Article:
Bernard Stein ’59

Uncovering the Truth for Over Half a Century

Wolverine TV

Journalist+Bernard+Stein+%E2%80%9959+visits+Bronx+Science%2C+where+he+was+the+Editor-in-Chief+for+The+Science+Survey.

Johan Wichterle

Journalist Bernard Stein ’59 visits Bronx Science, where he was the Editor-in-Chief for The Science Survey.

Mass-arrests? Firebombs? If you can name it, Bernard Stein ‘59 has experienced it, over half-a-century of covering the world’s events. On December 7, Pulitzer Prize-winning journalist Bernard Stein ’59 came back to Bronx Science as an inductee in the 80th Anniversary Hall of Fame. Stein was an editor for The Riverdale Press from 1978 through 2008 and founded The Mott Haven Herald and The Hunts Points Express, all local newspapers in the Bronx.

But before all of this, he was an editor-in-chief for our very own newspaper: The Science Survey. To him, attending Bronx Science wasn’t a conscious choice he made. “I came here because it was here!” he said. “I grew up in Riverdale, so I took the test, passed it, didn’t go to DeWitt Clinton!” Stein attended Bronx Science when it was moving from the old building on 184th street to the one we are currently in. Yes, he had to take out five library books and transport them to the new building.

As a student, Stein ran on the cross country and track teams, but his fondest memories of Bronx Science include his Journalism class, which back then was a double-period English and Social Studies class back. “The teacher was a wonderful man named Leonard Manheim and that was the best part of my high school experience. It really kindled in me a lifelong love for literature,” he reminisced. His favorite piece that he wrote for The Science Survey was an editorial about how Bronx Science shouldn’t specialize in science, but be a general school for high achievement students. It created a conversation around the school and administration, which Stein described as his, “first taste of what an editorial could achieve.”

Stein describes himself as someone who was “groomed” to become a journalist. His father founded The Riverdale Press and wished for his two sons to follow in his footsteps. But after he graduated in 1959, Stein decided to rebel and become an academic. “I wanted to become an English Professor and teach Shakespeare,” he laughed. He studied literature at Columbia University and soon “ran away from home” and worked towards his PhD at The University of California, Berkeley.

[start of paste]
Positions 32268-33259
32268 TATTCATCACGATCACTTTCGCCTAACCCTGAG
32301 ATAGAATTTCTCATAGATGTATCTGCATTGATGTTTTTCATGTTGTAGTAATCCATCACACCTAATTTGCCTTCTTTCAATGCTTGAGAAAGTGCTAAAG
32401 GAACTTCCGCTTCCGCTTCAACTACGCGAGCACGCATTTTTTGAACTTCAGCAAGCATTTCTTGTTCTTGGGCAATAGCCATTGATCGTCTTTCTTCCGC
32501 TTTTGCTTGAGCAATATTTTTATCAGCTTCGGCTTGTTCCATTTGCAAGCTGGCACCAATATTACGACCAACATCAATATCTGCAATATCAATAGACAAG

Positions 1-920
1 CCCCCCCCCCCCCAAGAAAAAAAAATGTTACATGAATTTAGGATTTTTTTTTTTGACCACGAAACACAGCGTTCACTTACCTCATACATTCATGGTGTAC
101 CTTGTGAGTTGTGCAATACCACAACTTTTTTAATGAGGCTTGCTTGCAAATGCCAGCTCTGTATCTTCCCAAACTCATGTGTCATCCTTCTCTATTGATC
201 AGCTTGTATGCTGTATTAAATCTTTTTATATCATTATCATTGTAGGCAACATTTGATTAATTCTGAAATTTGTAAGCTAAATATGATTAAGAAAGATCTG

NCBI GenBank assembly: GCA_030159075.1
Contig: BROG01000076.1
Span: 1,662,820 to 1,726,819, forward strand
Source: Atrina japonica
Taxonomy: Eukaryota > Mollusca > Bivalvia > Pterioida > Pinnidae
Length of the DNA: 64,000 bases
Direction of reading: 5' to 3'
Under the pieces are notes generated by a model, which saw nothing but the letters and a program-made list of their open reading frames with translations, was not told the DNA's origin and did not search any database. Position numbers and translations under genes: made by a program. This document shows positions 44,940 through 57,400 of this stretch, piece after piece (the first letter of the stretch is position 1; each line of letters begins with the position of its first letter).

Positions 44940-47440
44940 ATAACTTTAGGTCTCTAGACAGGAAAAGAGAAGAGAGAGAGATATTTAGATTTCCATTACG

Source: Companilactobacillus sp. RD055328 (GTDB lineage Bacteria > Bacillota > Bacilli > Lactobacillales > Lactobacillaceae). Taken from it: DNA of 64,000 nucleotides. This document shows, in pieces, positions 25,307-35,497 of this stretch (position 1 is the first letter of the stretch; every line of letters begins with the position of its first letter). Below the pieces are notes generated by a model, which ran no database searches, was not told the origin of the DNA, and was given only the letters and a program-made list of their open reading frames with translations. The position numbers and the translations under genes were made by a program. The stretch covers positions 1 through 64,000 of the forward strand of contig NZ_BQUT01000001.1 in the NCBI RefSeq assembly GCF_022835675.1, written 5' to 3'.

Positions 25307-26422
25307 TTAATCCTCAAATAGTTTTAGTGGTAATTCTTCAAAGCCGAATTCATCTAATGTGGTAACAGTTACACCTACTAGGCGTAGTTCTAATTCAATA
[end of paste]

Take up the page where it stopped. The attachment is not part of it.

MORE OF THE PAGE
That was in the turbulent year of 1964, which is arguably the year the 60s really began. Suddenly, Stein found himself in the middle of the Free Speech Movement. Along with getting arrested in the largest mass-arrest at the time, he helped found Berkeley’s Students for a Democratic Society (SDS) chapter, and wrote The Movement, a newspaper which was affiliated with the Student Nonviolent Coordinating Committee (SNCC) in San Francisco.

After “raising hell”, Stein dropped out of Berkeley and worked on The Mark Twain Papers, an archive of everything Mark Twain ever wrote, from a laundry list to ‘Huckleberry Finn’. But his father fell ill and begged him to return to New York. He did so and became an editor for The Riverdale Press in 1978.

Under Stein, The Press won over 300 state and national awards and has been named the best weekly newspaper in New York State eight times. In 1986, Stein was named “Writer of the Year”.

Stein’s time with The Riverdale Press wasn’t controversy-free either. In 1987, The Press’s office was firebombed after Stein wrote and published an editorial regarding the right to read ‘The Satanic Verses’ by Salman Rushdie. The book was pulled from the shelves of chain bookstores after the ruler of Iran, the Ayatollah Khomeini, issued a fatwa (declaration) calling for Rushdie and anyone who enabled the publication of this blasphemous book, which questioned the founding myths of Islam, to be killed. Paperback Plus, which was the only independent bookstore in the Bronx at the time, decided to keep the book on their shelves. “I hadn’t read the book,” Stein said. “I just thought that people were entitled to make up their own minds. Ultimately, it was the reader’s decision, not the book store’s.”